Sitting around the table at a small Bistro Saturday night I enjoyed much-needed girl time with friends. Three of us are teachers, all of us are mothers, and nothing is off-limits in the conversation. We drifted among topics of kids and relationships. Someone shared a story they had read about marriage. The idea of the story is marriage is not for you, it is about building a family. Marriage is not about what you get out of it, it is about what you give back to your spouse. A healthy relationship is centered on the family, not a single person. I began thinking. It’s not about you.
Thursday I attended a conference where the keynote speaker, Jeff Charbonneau, shared his vision of the classroom. When asked what we teach, the quick 30-second answer is a simple grade level or subject level response. Mr. Charbonneau challenged us to think beyond the quick answer. If you think about what you teach, it goes so much farther than your subject and grade. As educators, we teach students to become productive members of society, respect for themselves and others, problem-solving, communication skills, and how to be responsible citizens in our world. I began thinking. It’s not about you.
Education is ever-changing and the slant often reflected in the media is not always positive. We are teaching in environments that are less than ideal. We are implementing and adapting to a constantly changing curriculum. We are using standards developed outside of classroom walls. We are answering to policy makers, government officials, news media, parents, and many others who are not inside the walls of our classrooms. We are bombarded with more acronyms than can be listed but currently include: CCSS, NGSS, NCLB, EL, AP, EL, GED, IEP, BOE, USD, ESL, ESY, FAPE, MTSS, RTI, OT, PT, SL/LG, SI to name a few. Being an educator today is nothing less than overwhelming. But what I see from great educators, what I hear from those in the field doing this hard work successfully, what I know is happening across this nation in classrooms large and small is one thing. Teachers are focusing their energy and efforts on students. It’s not about you.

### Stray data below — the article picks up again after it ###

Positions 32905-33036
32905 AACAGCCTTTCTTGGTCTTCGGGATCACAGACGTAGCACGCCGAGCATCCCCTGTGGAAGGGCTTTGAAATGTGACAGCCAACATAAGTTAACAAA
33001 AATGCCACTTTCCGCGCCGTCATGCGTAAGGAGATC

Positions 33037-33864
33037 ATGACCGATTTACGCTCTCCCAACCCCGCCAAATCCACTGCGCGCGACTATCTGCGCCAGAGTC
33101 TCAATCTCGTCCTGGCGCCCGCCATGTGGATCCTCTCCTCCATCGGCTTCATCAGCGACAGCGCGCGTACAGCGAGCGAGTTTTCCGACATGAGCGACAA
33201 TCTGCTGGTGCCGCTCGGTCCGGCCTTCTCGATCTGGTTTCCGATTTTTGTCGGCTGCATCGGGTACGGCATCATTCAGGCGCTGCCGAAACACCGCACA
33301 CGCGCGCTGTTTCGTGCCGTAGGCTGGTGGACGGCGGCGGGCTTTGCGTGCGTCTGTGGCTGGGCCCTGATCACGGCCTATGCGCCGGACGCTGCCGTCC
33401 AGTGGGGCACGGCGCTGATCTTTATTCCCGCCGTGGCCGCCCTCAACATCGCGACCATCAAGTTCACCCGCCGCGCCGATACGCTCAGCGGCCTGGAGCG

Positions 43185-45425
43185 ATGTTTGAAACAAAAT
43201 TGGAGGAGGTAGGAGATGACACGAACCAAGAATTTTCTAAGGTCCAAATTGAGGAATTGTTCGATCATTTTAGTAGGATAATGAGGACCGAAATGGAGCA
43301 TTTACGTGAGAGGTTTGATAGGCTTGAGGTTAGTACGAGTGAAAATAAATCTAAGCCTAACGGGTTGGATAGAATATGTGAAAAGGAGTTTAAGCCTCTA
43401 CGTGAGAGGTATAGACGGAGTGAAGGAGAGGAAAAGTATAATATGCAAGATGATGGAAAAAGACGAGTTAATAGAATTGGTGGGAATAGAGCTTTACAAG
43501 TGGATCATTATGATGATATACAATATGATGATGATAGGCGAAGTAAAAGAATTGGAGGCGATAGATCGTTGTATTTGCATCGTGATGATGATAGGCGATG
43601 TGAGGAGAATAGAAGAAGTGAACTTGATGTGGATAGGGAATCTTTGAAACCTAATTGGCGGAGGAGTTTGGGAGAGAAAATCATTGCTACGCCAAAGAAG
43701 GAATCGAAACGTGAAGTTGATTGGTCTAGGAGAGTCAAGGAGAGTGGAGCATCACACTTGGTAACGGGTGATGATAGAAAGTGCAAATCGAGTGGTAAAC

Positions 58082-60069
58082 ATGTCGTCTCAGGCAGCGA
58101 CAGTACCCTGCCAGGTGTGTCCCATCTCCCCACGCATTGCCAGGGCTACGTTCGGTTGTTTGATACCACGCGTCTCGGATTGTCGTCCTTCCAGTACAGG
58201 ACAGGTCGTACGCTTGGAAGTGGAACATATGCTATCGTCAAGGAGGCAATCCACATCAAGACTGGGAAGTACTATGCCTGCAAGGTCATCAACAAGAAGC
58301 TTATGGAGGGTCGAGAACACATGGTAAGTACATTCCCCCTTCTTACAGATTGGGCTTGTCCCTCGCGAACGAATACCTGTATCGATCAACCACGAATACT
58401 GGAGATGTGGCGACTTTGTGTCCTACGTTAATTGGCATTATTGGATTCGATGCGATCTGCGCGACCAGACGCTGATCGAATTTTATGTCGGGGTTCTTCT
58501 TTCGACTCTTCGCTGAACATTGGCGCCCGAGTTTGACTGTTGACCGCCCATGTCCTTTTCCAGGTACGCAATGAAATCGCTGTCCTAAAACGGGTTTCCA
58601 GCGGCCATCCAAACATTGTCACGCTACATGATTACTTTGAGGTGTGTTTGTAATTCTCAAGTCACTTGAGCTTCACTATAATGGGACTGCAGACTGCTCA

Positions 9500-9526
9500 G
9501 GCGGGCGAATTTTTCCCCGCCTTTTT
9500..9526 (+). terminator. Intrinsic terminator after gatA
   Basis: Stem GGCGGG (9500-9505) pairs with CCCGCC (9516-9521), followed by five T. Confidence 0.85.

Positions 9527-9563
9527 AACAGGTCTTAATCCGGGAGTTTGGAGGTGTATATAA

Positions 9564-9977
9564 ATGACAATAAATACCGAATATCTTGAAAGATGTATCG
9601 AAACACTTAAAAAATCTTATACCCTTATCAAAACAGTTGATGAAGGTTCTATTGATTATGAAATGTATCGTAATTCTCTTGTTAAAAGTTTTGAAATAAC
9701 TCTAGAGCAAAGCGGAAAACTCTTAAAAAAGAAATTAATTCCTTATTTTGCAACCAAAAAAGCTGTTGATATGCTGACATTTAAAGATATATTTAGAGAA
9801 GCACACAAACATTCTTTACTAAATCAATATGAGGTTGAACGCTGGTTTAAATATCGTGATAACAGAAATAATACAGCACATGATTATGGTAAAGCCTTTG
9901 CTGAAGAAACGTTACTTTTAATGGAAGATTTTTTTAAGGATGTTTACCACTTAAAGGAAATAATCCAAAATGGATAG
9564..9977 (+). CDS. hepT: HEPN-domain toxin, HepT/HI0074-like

Take a moment and think about where your greatest teaching decisions have been based. Do you think about test scores? Do you think about unit objectives? Do you think about something more? Everything we are doing should be focused towards the future. We as educators must continue to think beyond ourselves and do what is necessary to take education back and do what we know is right. It goes beyond the requirements and meetings and acronyms. It’s not about you.
Start, if you have not already, focusing on the community you are creating in your classroom. Set up lessons and activities that allow your students to problem solve, fail, learn, and become self-reliant individuals. Structure your classroom community so your students can rely on themselves and learn from their mistakes. Set up opportunities for group work and sharing. Dream of the community you want your own children, brothers, nieces, grandchildren to be a part of. Provide that community for your students.
Next, reach out beyond your classroom walls. When you students have developed a classroom community the next step is beyond. Invite others into your community. Set up experiences for your students to learn from experts and share their experiences. There are many resources today to use in inviting others around the globe to enter your classroom (Skype, Google Hangout, etc.). Citizenship is about positive interactions with others. Expand your community.
[bctt tweet=” Citizenship is about positive interactions with others.” username=”EducatorsRoom”]
Finally, it’s not about you. Our job as educators is to help students explore and develop their potential. We must be constantly looking to the future that does not yet exist and create the community we want to be a part of. We must put ourselves aside and teach each unique individual in our classrooms where they are, how they are; to encourage and help them down the path to tomorrow. Imagine the neighbors, neighborhood, community, nation, and the world you would like to see. Teach that!
It is easy to become overwhelmed and lost in education today. But there is a reason you started. That reason was beyond curriculum, standards, policies and acronyms. That reason was a passion and a love of children. That reason was a hope for our future. That reason was the spark of learning. So, what do you teach? You teach a society that will hope, love, care, give and solve problems in our future. Teaching is not about what you get out of it, it is about what you give back. It’s not about you, but it is about everything you do that will ripple through the tomorrows and impact our world.